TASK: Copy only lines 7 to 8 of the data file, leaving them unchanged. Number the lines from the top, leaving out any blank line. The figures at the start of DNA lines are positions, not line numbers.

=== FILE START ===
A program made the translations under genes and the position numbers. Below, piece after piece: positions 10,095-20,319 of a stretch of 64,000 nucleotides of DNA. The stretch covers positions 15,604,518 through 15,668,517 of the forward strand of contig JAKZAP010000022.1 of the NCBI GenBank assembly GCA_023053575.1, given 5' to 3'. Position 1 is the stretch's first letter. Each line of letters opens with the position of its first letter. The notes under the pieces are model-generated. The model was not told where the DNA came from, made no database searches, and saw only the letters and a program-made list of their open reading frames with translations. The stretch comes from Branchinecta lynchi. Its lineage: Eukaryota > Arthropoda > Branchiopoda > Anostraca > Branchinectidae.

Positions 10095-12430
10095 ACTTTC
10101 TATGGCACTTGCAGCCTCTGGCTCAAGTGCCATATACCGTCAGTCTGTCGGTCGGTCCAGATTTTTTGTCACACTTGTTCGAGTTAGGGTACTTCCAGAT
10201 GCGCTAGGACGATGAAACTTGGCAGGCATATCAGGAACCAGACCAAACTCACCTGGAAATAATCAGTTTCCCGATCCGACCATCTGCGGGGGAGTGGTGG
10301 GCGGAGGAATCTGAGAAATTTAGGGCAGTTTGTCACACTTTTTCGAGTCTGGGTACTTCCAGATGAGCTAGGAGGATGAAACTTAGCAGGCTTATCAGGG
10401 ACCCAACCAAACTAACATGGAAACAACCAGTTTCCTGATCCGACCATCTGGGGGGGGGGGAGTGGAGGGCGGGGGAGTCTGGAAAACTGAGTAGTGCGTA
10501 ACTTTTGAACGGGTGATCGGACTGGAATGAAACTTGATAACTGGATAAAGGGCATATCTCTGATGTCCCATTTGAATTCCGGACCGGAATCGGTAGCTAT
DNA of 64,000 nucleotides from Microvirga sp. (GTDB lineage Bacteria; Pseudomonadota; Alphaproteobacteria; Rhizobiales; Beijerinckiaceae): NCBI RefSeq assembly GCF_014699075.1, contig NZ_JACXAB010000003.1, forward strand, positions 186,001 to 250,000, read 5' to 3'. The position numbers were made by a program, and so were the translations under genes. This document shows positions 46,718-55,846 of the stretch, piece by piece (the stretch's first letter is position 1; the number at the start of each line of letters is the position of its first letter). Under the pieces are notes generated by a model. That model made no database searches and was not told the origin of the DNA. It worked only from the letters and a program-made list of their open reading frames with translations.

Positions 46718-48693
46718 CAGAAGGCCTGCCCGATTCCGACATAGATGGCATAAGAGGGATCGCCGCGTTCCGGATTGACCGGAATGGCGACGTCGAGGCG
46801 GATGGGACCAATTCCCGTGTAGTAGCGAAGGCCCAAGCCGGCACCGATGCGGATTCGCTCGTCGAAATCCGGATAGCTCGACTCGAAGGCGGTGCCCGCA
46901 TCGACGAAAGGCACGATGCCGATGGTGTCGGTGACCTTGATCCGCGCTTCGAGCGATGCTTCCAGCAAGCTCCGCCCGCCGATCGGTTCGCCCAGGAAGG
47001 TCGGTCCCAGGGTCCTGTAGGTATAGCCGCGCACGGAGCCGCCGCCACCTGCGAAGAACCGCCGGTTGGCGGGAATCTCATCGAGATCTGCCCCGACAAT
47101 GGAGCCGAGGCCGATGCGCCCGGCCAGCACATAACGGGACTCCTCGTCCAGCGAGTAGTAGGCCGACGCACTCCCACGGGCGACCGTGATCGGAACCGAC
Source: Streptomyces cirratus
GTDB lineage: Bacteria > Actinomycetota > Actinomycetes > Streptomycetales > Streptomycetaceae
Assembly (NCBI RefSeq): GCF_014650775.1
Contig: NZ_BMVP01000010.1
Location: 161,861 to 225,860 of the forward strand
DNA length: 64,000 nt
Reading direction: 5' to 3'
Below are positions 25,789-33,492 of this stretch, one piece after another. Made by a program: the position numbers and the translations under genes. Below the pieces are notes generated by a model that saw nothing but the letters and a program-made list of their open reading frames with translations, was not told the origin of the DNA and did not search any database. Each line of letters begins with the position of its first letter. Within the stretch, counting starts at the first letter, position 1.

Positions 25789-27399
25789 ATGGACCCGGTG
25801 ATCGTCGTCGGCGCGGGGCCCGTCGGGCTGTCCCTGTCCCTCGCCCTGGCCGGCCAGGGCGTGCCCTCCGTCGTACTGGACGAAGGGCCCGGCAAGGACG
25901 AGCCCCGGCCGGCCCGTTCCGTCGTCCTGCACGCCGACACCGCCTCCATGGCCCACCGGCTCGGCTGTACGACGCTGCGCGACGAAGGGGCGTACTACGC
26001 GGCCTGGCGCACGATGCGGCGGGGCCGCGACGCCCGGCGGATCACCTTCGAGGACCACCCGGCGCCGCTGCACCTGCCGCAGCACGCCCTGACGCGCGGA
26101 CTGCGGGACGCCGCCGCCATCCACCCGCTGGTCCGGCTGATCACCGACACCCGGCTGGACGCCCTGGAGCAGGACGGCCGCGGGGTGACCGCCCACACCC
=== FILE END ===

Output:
10401 ACCCAACCAAACTAACATGGAAACAACCAGTTTCCTGATCCGACCATCTGGGGGGGGGGGAGTGGAGGGCGGGGGAGTCTGGAAAACTGAGTAGTGCGTA
10501 ACTTTTGAACGGGTGATCGGACTGGAATGAAACTTGATAACTGGATAAAGGGCATATCTCTGATGTCCCATTTGAATTCCGGACCGGAATCGGTAGCTAT